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June 24/07 10:12 am - Mont-Ste-Anne World Cup: Men's DH report


Posted by Editoress on 06/24/07
 

Mont-Ste-Anne World Cup

Coverage sponsored by Maxxis, and Vélirium

By Mike Badyk and Rob Jones

Completing the downhill sweep for Iron Horse/Monster Energy, defending World Champion Sam Hill joined his team mate Sabrina Jonnier on top of the podium at Mont-Sainte-Anne. Greg Minnaar (G-Cross Honda) finished 1.69 seconds back to claim second place, with crowd favourite, and three time World Cup winner at Mont-Sainte-Anne, Steve Peat (Santa Cruz Syndicate) a mere .03 seconds behind Minnaar for third place.

This was a picture perfect day for racing, with sunny skies, a few white clouds and a nice wind to keep things cool. Eighty one riders qualified for the finals with Peat, Hill and Minnaar as the fastest qualifiers.

The first hot run of the race was laid down by Florent Payet (Ssangyong-Fusion). Starting in 31st position, the young Payet had a very long time sitting on the hot seat staring up the hill. He was there for 29 riders before he was unseated by Mick Hannah (Cannondale The Cut). Payet's run allowed him a top 20 finish at 19th place.

Hannah's run stood for a while, but once the top riders were reached, repeated leader changes were the order of business. Nathan Rennie (Santa Cruz Syndicate) staked a claim to the hot seat, but he knew it likely wouldn't stand up. "I'm alright with the time for now, but I was hoping for a 4:32. We'll see what happens."

Champery World Cup winner Matti Lehikoinen (G-Cross Honda) was the first to unseat Rennie. "Honestly, this is one of the worst runs I've had. At least that's what it felt like. I wasn't in my mind. I crashed once. The whole thing ... it was hard to say. I need to concentrate more."

The third last starter was Greg Minnaar (G-Cross Honda). Minnaar had dislocated his shoulder at World Cup round #2 in Champery, Switzerland two weeks ago, and this injury came back to haunt him. "I crashed in the rock section. My shoulder popped out. I tried to fling it back in but it didn't go in. I had to fling it again and it went in the second time." The fact that he was able to have such a good run, including the crash and the reoccurrence of the shoulder injury really says something about his abilities and his courage.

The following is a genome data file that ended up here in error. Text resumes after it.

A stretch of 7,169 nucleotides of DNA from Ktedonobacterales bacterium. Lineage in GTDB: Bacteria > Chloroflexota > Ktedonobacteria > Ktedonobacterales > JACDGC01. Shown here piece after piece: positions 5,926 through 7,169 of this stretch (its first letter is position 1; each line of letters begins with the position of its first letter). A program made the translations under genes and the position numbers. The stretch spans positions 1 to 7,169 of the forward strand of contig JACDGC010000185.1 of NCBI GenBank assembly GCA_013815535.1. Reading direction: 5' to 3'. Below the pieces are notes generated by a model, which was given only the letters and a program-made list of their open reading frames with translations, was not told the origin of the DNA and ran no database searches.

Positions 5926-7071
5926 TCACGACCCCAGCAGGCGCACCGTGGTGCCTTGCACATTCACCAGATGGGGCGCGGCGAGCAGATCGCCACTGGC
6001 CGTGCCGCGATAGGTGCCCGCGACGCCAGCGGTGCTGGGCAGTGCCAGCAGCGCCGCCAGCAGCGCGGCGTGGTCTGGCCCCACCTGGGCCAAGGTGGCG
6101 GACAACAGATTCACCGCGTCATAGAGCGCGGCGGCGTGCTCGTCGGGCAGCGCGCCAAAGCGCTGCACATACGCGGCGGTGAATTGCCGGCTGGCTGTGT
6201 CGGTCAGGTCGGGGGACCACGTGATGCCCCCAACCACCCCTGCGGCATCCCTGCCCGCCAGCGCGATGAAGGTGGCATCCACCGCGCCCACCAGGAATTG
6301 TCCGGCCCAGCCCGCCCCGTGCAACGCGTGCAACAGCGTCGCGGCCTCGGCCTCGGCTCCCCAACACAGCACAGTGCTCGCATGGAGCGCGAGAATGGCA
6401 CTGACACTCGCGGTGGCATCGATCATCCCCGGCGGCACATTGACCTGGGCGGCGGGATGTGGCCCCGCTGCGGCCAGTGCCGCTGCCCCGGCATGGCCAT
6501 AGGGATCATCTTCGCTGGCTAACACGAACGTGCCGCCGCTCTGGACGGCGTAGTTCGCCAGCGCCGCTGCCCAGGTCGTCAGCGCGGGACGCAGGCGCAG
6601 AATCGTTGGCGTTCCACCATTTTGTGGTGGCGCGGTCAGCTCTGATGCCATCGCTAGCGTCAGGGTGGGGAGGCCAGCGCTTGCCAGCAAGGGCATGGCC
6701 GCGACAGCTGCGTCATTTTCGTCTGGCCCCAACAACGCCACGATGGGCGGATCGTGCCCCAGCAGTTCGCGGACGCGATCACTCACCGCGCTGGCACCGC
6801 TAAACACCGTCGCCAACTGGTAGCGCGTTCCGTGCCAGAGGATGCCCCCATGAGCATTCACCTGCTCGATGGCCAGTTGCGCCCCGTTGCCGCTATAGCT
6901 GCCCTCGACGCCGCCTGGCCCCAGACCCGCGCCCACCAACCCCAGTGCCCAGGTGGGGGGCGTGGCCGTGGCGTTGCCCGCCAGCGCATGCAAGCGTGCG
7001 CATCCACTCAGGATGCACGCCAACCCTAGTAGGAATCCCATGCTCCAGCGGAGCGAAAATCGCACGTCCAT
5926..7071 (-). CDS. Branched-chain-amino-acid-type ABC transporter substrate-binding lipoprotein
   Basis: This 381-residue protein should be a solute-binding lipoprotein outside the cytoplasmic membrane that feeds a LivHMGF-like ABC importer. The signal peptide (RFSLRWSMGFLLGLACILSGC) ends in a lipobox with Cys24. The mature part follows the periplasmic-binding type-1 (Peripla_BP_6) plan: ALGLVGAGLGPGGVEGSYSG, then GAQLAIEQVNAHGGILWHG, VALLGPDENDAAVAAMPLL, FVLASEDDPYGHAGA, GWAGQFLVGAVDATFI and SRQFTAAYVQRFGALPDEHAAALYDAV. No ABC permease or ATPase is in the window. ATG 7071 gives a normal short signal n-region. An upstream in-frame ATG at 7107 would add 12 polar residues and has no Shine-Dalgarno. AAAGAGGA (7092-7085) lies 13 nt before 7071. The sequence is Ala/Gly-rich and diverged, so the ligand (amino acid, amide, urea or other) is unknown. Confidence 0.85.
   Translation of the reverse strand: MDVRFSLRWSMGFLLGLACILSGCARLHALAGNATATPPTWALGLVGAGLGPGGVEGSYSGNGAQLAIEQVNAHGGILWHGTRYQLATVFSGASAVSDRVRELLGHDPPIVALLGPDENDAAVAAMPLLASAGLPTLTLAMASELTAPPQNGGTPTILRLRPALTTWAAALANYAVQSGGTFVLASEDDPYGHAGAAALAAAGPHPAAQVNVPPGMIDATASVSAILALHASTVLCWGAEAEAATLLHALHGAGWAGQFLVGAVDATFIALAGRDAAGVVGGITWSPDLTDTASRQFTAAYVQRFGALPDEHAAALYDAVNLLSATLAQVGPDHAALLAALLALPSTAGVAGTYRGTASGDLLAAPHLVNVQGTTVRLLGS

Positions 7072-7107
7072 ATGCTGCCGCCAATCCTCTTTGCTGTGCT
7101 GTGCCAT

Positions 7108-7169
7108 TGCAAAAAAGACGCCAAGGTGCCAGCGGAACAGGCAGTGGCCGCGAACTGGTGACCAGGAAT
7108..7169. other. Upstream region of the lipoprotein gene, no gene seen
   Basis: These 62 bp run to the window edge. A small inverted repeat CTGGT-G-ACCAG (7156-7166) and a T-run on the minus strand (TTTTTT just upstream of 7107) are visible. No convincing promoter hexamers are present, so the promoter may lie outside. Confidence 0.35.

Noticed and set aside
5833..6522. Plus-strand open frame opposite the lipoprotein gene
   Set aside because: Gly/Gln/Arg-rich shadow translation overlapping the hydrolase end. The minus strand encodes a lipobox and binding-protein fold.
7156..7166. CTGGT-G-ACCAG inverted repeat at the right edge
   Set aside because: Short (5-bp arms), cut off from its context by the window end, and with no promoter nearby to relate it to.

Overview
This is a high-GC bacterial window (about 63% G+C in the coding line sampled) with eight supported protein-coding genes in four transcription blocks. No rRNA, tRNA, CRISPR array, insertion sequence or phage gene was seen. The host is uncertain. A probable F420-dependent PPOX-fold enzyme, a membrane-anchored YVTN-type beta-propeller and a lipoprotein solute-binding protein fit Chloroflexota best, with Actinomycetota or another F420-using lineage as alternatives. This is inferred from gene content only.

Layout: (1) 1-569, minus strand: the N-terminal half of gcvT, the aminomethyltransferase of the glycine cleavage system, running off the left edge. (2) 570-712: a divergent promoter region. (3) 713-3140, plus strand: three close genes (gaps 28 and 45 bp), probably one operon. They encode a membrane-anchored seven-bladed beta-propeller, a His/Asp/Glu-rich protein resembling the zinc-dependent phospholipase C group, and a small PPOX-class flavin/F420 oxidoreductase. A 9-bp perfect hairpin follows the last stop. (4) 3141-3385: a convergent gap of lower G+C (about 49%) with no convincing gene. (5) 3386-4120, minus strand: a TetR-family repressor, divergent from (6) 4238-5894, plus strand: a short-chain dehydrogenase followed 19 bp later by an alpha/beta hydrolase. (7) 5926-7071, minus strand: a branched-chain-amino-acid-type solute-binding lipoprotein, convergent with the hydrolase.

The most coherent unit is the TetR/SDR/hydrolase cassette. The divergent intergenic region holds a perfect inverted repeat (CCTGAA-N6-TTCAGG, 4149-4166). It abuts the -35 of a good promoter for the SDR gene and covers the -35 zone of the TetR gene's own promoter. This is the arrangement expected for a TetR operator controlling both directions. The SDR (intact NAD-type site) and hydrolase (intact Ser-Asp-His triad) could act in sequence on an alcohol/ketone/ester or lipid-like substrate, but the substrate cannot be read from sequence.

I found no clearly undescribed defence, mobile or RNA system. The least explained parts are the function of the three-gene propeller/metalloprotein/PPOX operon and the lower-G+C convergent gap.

Then Hill put down his run. He didn't take the hot seat. Instead he stood by, just staring up the course awaiting the arrival of Peat. Peat charged hard, but ultimately could only take third. Peat said "I made a couple of little mistakes out there. Like carrying too much speed in a couple of sections. On a track this long, with the times so close, you can't make mistakes. I think I pushed too hard. You have to be physically strong here but you also have to be mentally strong.

Hill was jubilant and somewhat relieved at his win. "After Champery it was good to come back here for the win. I'm pretty excited about it. I feel good going into the next round in Austria. I hope to get another win."

Jeff Beatty was top Canadian, finishing in 27th. "This has got to be one of my favourite courses. It's so much fun. It has everything. High speed. Tech sections. Crazy corners. Roots and rocks. It's got it all. I just knew my lines from day one. I had to dial them in and get every single line because if you go even a couple of inches off you're going to get a flat tire. This is the earliest I've ever started to pre-ride (Thursday). It was a little different for me but it turned out to be good."

Other Canadians were Hans Lambert in 45th and Luke Kitzanuk in 48th. Kitzanuk was pleased with his run. "This was pretty good. It was awesome. The track held up really well I think. It was dry, dry. Some of the corners were pretty slick. That fine dust that makes things really difficult to handle at times. This is my third or fourth time racing here. I actually wish that it was tougher. There aren't that many roots and rocks. The bikes can handle it. Make it tougher!"

With his win Hill takes the World Cup Points lead over Peat with 557 points to 525. Lehikoinen is in third place with 416 points.

 


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